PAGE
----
More than 13,000 poor families and over 81,000 individuals in rural Cambodia have access to hygienic latrines and piped water to their homes under an Australian-funded initiative aimed at improving the health and quality of life of poor households.
Water, Sanitation, and Hygiene Output-Based Aid (WASHOBA), a five-year project implemented by East Meets West Foundation (EMW), improved community health in rural areas by increasing sanitation adoption, changing hygiene behaviour and increasing access to clean water. Australian Aid provided a A$1.7 million (US$1.38 million) grant under its Civil Society Water, Sanitation and Hygiene (CS WASH) Fund to cover the program’s implementation in Kratie and Kampong Cham provinces, while a pilot
sanitation project in Prey Veng province was co-financed by 13 commune councils.
Kim Hor, EMW’s country director for Cambodia, said the NGO used the funding to improve health and living standards among poor Cambodians in rural areas. He said the focus of the WASHOBA program, which ended in 2017, was to teach rural poor Cambodians about the health benefits of proper sanitation and hygiene, and explain how to obtain safe water for daily usage.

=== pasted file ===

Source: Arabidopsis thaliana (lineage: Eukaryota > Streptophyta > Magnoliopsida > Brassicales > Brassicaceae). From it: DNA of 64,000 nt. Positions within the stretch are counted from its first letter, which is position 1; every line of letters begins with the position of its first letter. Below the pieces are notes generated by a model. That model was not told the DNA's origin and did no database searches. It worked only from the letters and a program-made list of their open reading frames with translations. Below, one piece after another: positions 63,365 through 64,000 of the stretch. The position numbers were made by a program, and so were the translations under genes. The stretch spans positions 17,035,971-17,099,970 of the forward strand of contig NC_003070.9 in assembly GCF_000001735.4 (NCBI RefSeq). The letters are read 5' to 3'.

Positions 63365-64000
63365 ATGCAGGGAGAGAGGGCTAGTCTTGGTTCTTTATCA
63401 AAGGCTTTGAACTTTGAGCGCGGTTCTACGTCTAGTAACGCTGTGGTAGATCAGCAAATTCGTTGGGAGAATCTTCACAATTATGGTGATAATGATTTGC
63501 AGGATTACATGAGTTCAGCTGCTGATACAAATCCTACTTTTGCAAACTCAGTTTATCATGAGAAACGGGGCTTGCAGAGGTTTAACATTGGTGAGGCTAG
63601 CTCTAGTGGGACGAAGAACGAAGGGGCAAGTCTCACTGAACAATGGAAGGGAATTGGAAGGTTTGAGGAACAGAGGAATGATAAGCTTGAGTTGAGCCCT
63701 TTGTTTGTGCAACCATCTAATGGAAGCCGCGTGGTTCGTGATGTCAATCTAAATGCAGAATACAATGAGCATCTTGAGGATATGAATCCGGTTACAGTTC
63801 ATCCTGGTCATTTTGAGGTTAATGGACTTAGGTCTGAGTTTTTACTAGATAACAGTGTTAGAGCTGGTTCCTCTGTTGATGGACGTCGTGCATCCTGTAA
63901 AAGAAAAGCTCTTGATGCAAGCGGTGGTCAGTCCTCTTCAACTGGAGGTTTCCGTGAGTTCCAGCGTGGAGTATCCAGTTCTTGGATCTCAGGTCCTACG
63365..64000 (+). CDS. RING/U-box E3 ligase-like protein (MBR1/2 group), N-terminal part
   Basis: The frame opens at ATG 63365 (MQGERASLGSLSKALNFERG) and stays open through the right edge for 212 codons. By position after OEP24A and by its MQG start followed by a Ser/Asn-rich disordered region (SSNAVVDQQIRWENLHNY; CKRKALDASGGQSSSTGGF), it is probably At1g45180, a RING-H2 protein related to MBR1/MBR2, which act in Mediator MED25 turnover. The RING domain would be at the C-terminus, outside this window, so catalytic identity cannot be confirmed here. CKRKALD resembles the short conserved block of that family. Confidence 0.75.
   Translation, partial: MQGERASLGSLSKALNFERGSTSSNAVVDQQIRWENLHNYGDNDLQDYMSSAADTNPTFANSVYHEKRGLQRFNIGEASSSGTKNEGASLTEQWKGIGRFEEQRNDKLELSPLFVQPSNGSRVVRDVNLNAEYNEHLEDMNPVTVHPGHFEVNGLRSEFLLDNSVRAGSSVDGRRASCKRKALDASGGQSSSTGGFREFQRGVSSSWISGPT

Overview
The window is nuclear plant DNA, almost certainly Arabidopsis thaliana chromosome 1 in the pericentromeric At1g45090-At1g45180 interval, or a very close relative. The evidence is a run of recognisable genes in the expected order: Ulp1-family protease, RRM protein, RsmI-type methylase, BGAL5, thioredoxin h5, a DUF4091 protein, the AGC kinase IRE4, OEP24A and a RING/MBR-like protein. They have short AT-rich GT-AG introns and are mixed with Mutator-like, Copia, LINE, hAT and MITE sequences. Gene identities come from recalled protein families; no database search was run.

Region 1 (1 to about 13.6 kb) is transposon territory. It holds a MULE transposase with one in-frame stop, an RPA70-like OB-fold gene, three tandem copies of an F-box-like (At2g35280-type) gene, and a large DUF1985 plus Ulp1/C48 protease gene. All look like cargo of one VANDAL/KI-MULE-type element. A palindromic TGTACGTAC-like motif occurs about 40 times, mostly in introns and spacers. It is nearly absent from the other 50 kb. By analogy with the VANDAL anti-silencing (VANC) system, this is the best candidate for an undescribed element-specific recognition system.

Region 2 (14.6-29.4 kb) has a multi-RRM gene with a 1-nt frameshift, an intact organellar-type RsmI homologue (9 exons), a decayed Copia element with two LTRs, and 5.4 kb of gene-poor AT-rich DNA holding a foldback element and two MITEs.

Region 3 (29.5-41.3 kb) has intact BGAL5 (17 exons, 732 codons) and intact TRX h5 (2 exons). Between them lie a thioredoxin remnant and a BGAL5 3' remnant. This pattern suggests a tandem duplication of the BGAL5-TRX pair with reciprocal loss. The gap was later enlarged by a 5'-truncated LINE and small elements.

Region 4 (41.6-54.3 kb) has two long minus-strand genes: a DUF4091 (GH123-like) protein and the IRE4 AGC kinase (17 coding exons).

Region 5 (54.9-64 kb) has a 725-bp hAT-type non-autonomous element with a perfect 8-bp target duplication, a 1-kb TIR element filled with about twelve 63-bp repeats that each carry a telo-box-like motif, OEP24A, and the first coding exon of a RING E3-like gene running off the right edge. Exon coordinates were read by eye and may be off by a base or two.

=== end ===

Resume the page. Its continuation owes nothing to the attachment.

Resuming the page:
“We tell them that using safe water offers 27 percent better protection from harmful bacteria and illness,” Hor said. “And if they use hygienic latrines it improves this protection by another 25 percent.”
An additional 48 percent protection comes from washing hands with soap before eating and after using the toilet, he added.
“Once people understood the [health benefits] they were happy to start building latrines with our technical and financial support,” he said. “Then we demonstrated how to use them.”
Hor explained that under the WASHOBA program “people pay the full cost of the latrine, and if they are a poor household and construct and use the new latrine then they receive a small rebate of around 20 Australian dollars,” which works out to just under a third of the cost.
Georgia Davis, EMW’s Regional Knowledge and Learning Manager, said the program tested whether a subsidy that strictly targets poor households would help these families to build and use hygienic latrines faster than other approaches to sanitation. She said the outcomes were positive and provincial governments have requested that EMW extend the initiative.
“Families usually report that having a latrine is safe and convenient, and it means they don’t have to go out into the fields at night to defecate,” Davis said.
She added that improved sanitation is both beneficial to the environment and people’s health, with villagers spending less money on medication to treat diarrhoea and other illnesses common in areas where open defecation is practised.